Shoemaker Does Paris
I arrived at the Paris Mondial de L’Automobile too late for the press days. Big mistake. My first attempt to gain entry to the second largest auto show in the world fell on a weekend. I could barely squeeze through the entry gates, let alone get up-close-and-personal with the more attractive models. So I retreated into the Metro, vowing a working week return. Monday morning proved a bit more relaxed, although by midday the crush returned. Luckily, there were a few machines worth the scrum.
I’ve been fascinated with the mid-engined Audi R8 since it first appeared as a concept two years ago. Seeing it in the flesh, I wonder for whom the schnell tolls– other than eccentrics like me. Although the German supercar’s pricing has yet to be released, it will probably live in the neighborhood of $100k; which is rarefied air for an Audi. Still, if Ingolstadt keeps production volumes low, the price tag would make some kind of sense. If not, well, Audi’s historical problems with cliff face depreciation make an “investment” in an R8 seem as dicey as real estate south of North Korea’s lower border.
This is perhaps the first Audi where the oversized grill is pleasing to the eye. (Or maybe I’m just getting used to the brand’s open mouth bass look.) The R8’s overall dimensions are quite compact; the vehicle’s height seems much lower than even the new TT. The basic proportions are spot on. But I still can’t get over the large plastic shroud behind the side windows. It may have something to do with an eventual cabriolet model– or the German automaker’s determination to match the Toyota FJ’s trendy blind spot. It’s the only exterior blemish in an otherwise svelte and sexy design.
The R8’s powerplant gleams through its Ferrari did it first glass hatch. After much conjecture, the German roadster ends-up with the new RS4’s 4.2 liter, 420 horsepower FSI V8. So quipped, the R8 promises zero to 60 sprints in the low 4’s. Industry wags continue to suggest that the R8 will eventually holster a V-10 borrowed from the [Audi owned] Lamborghini Gallardo. Perhaps not. The move would undercut the Gallardo’s price and exclusivity, and deny the R8 the V8 growl it needs to intimidate Porsche’s blown six.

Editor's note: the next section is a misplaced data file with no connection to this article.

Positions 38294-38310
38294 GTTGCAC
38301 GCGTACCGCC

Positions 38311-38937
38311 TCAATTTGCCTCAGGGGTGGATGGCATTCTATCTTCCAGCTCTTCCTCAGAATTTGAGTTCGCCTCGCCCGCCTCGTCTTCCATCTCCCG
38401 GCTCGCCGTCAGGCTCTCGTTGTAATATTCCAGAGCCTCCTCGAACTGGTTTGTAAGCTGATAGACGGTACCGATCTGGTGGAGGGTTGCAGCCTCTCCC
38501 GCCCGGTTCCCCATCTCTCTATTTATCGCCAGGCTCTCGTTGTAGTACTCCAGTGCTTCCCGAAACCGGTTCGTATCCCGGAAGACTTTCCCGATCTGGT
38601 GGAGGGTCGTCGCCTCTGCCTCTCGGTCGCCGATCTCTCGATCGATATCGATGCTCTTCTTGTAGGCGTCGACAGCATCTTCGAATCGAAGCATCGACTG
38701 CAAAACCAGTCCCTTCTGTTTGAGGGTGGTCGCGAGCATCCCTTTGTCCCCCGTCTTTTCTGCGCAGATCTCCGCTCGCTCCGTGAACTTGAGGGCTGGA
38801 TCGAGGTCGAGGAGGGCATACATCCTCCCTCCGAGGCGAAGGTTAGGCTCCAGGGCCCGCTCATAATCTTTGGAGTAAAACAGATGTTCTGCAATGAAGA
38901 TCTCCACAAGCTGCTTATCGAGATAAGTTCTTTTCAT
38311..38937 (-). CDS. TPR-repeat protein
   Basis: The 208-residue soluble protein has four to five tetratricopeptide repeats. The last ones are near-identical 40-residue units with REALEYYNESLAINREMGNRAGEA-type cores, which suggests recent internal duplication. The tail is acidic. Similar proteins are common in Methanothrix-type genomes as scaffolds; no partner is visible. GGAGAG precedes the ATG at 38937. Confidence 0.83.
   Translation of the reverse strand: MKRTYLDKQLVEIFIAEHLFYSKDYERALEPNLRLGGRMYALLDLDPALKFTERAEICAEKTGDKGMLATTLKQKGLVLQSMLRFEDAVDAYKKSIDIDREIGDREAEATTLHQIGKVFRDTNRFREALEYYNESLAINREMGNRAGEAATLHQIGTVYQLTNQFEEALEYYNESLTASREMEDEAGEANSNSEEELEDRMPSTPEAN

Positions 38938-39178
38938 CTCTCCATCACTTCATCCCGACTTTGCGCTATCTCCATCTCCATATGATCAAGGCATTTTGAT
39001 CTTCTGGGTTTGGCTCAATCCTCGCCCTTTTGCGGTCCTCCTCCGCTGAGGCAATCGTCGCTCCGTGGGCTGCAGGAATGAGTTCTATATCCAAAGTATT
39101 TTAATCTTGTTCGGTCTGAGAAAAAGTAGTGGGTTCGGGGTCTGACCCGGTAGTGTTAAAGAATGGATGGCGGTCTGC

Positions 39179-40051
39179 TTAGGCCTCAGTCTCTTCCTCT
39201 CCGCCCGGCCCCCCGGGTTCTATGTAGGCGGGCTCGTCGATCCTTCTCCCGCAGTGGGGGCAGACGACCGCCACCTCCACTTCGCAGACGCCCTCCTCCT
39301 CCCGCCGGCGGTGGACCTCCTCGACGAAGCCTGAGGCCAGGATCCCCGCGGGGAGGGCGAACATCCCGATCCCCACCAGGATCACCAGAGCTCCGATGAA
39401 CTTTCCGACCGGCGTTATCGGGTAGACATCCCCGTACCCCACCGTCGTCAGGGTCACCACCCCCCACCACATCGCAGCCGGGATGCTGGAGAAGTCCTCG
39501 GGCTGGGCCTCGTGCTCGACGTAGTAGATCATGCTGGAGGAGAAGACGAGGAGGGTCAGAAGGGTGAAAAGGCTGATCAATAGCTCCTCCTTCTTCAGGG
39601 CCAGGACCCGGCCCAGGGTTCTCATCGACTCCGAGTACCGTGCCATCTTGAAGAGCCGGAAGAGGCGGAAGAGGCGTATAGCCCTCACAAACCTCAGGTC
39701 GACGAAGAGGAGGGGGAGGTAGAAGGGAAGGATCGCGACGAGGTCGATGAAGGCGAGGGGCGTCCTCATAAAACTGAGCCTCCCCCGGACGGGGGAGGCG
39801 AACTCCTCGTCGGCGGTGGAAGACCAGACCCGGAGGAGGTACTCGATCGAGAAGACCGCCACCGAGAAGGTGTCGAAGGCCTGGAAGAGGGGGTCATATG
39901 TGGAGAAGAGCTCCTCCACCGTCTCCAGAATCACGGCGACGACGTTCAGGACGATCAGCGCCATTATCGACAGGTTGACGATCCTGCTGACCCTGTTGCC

Meanwhile, the R8’s interior looks far too pedestrian, too similar to the TT. The high seat bolsters make for an awkward entry. Still, I look forward to driving and possibly owning Audi’s first retail supercar.
The Peugeot 908 RC was the most striking and sinister sedan at the show, obviously influenced by the Maybach-based Exelero coupe. The French beast is powered by a 5.5-liter twelve cylinder diesel engine that generates 691 horspower and 885+ foot pounds of torque. The 908 promises astounding performance and something resembling reasonable fuel economy– adding a bit of environmental luster to the brand's RC sports models.
Obviously, French carmakers enjoyed premiere placement in the show venue. There is no question that they design cars with flair. If the French (and the Italians) can find a way to add the build quality that Toyota has introduced to the American market, the imports might even find some sales success stateside. The Citroen C-Metisse is a bad example. While I love the name and admire the front wheel-drive diesel-hybrid powertrain, I found the car's styling too similar to the Dodge Magnum wagon– whcih is not a good design benchmark for a foreign car.
Speaking of odd design, the VW Iroc concept, meant to be the precursor of a new Scirocco coupe, looked strikingly similar to the silly Skoda Joyster. Take one Joyster and bake in the oven for an hour and out comes the VW. The choice of electric green– an homage to the "viper green metallic" paint offered on the 1976 VW Scirocco– did not enhance its appearance one whit. The twin-charged four-cylinder powerplant is supposedly good for 210hp– about the limit of what you'd want through the front wheels.
Watch out for Alfa though. If the Brera, GT and Spider are any indication, this marque is going to be a lot more important in the world market. If their cars don’t break or rust, if their US dealers don’t treat customers like merde, the cars’ long-awaited return stateside might actually work. The Italian vehicles would certainly benefit from the fact that all the folks who are old enough to have first hand experience with Alfas are too old to remember how bad they were.
There was only one place I could find wide open spaces at the biennial Paris auto show: the General Motors pavilion. Seems that the French, like the Americans, have diminished interest in what was once the world’s most stylish and innovative automobile producer. Until GM can figure out how to Earl-up their designs and power their engines using pomme frites and mayonnaise, Renault, Peugeot and Citroen have little to worry about. Fortunately, I ran pretty well on the stuff, with help from some fine Bordeaux. Salut.
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I agree with Steve_S. Now, does that 500HP V12 turbodiesel from the Q7 fit in there? That would be interesting :)
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